“Hope and change” may have driven the first presidential campaign for Barack Obama, but many educators and public education advocates have been discouraged by Obama’s education policy.
While the US secretary of education, Arne Duncan, often claims Obama addresses education reform as the civil rights issue of our time, that rhetoric has often been contradicted by policy.
However, the recent government initiative on discipline in schools could salvage the hope that education reform can turn in the direction of better equity for all students. Based on data from the US Department of Education on civil rights, the Obama administration is calling for an end to harsh discipline policies, such as zero tolerance, that “disproportionately affect minorities”.
This introduced policies such as discipline codes that mandate expulsion or suspension for first-time offences (such as bringing a knife to school).
Two trends with disturbing parallels began in the early 1980s during the Reagan presidency: the era of mass incarceration, labelled the New Jim Crow by Michelle Alexander, and an era of public education reform that introduced high-stakes exams and accountability measures for schools and teachers.
Mass incarceration and school discipline patterns over the past three decades have disproportionately impacted African American men. African Americans are arrested and incarcerated for drug use at rates much higher than whites, even though African Americans and whites use drugs at similar rates.
White men outnumber African American men in the US about six to one, but per 100,000 people in each racial group, there are 2,207 African Americans for every 380 whites in the prison population – an inverse proportion of nearly six to one.
There are also more whites in poverty than African Americans (about 2 to 1, according to 2011-2012 data).
Incarceration inequity is a function of race, not class. As data from the Office for Civil Rights reveals, African-American students represent 18% of students in a representative sample of 85% of the US students. But they represent 35% of those suspended once, 46% of those suspended more than once, and 39% of students expelled.
As a policy that reinforces personal accountability, “zero-tolerance” resonates with the public in the US as part of a larger trust in cultural myths such as the rugged individual and meritocracy.
Kang-Brown, Trone, Fratello, and Daftary-Kapur have exposed the racially inequitable consequences of zero-tolerance policies:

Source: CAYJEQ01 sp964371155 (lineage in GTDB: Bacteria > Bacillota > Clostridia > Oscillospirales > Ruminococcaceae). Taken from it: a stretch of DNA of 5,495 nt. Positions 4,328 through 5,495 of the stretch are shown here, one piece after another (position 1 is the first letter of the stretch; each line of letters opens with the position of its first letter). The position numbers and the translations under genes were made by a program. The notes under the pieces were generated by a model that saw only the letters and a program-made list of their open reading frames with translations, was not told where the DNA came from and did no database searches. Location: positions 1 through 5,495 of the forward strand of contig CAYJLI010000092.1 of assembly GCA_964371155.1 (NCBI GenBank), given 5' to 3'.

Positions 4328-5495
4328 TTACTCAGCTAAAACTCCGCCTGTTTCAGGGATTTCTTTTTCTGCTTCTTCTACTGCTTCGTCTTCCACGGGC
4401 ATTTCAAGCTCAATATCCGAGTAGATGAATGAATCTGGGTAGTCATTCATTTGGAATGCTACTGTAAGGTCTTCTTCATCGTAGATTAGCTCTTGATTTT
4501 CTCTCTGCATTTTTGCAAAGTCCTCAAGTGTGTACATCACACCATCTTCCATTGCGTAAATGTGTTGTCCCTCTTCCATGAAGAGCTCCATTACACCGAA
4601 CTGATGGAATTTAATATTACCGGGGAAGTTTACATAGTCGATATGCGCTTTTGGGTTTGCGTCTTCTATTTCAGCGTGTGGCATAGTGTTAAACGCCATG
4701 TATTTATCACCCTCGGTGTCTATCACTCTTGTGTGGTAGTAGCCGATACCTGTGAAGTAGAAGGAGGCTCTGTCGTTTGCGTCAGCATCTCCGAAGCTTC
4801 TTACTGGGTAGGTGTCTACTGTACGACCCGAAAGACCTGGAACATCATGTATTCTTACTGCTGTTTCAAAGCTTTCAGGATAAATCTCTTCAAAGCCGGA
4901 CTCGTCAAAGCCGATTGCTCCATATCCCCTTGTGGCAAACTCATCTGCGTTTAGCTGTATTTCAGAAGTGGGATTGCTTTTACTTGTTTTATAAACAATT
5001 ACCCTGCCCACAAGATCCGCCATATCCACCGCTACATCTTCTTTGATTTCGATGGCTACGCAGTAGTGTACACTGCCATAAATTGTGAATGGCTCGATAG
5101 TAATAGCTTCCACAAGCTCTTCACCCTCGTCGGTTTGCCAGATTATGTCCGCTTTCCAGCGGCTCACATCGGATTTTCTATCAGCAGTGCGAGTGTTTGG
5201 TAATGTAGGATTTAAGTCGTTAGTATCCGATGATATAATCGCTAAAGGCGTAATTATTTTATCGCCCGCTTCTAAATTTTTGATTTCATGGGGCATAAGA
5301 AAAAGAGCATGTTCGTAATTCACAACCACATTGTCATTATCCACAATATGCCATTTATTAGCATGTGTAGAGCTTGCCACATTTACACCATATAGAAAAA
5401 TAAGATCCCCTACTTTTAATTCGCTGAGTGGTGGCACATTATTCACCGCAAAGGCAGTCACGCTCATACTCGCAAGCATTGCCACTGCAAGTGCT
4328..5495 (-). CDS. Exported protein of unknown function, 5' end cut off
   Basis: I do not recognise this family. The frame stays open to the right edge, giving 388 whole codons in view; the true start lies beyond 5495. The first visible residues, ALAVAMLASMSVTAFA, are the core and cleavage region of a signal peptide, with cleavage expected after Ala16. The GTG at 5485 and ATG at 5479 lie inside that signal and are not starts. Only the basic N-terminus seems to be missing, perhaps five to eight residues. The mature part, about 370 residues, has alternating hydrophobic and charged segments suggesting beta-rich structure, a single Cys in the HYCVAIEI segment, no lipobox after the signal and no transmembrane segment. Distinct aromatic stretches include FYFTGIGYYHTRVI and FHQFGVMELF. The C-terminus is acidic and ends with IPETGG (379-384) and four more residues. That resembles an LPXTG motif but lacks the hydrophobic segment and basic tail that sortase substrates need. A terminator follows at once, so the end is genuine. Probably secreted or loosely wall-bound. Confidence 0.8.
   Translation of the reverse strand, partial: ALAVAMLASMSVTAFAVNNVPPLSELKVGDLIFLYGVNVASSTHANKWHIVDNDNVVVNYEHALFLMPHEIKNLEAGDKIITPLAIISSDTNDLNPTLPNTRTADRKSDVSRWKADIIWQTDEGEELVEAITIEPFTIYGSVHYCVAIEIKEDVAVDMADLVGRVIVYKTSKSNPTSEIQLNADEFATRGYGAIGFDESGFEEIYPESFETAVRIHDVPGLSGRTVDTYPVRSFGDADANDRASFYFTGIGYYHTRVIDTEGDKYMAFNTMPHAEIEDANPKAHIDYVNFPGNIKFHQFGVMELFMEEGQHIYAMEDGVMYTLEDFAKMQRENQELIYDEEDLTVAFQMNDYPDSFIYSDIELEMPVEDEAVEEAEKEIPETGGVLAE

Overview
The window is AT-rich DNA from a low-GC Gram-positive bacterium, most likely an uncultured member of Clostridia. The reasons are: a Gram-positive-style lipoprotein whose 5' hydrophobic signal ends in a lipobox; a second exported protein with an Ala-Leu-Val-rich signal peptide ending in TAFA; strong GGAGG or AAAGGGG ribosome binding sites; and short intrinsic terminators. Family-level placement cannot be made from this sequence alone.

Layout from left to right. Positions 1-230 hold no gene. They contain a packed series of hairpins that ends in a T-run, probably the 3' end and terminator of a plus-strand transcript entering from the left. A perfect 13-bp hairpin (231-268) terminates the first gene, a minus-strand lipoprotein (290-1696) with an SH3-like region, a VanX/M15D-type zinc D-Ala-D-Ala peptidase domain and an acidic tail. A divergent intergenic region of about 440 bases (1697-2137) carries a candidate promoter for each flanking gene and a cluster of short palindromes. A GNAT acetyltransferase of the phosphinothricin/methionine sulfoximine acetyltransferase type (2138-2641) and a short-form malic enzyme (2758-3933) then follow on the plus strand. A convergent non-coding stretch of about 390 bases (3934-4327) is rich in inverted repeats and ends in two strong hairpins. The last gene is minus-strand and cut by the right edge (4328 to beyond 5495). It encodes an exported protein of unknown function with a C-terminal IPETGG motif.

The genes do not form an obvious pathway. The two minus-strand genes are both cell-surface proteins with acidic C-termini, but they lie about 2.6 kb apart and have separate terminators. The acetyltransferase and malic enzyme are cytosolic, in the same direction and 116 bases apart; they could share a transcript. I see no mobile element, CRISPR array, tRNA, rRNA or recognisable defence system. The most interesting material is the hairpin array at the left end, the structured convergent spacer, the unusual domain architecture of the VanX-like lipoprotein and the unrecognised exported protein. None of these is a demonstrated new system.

There is abundant evidence that zero-tolerance policies disproportionately affect youth of colour. Nationally, black and Latino students are suspended and expelled at much higher rates than white students … And because boys are twice as likely as girls to receive these punishments, the proportion of black and Latino boys who are suspended or expelled is especially large
Based on her research in a high-poverty urban high school, Kathleen Nolan’s book Police in the Hallways forces readers to listen to the stories of young people who live under zero-tolerance policies. “In a building full of struggling and alienated students, order-maintenance policing took precedence over educative aims and a culture of control permeated the building,” she wrote.
Zero-tolerance policies were introduced to address some of the social concerns about how public schools often serve as “school-to-prison pipelines” for impoverished minority students. But by placing police in the hallways, these same policies only worked to turn those schools into virtual prisons.
The parallel inequity in the criminal justice system and in schools is repeated, however, in the academic inequity experienced by impoverished and minority students in their classrooms. Nolan details that in urban schools, there is often a predominance of high-pressure tests and controversial programs in reading and maths with “limited focus on other content areas and often none at all on art and other kinds of enrichment”.
The Office for Civil Rights highlights that gender, race and native language inequities also exist in access to advanced courses, grade retention, and teacher assignment. So for the students who need public schools the most, academics and discipline policies are apt to fail those students in ways that are discriminatory.
Zero-tolerance policies, like mass incarceration, are creating failure and criminality specifically among high-poverty African American boys.
Just as many of the current education reform commitments – such as those related to high-stakes testing, grade retention, charter schools, and Teach for America – are failing to address, and often intensifying, educational inequity, the discipline policies in US schools represent patterns that must be corrected.
Although the Obama administration appears unwilling to change course on academic reform policies, a call for addressing discipline inequities could serve as a turning point that fulfils the claim that education reform in the 21st century is the civil rights issue of our time.
But that possibility must include a larger recognition that education reform needs to address systemic racial, class, and gender inequities in society as well as institutionalised inequities reflected in and perpetuated by public schools.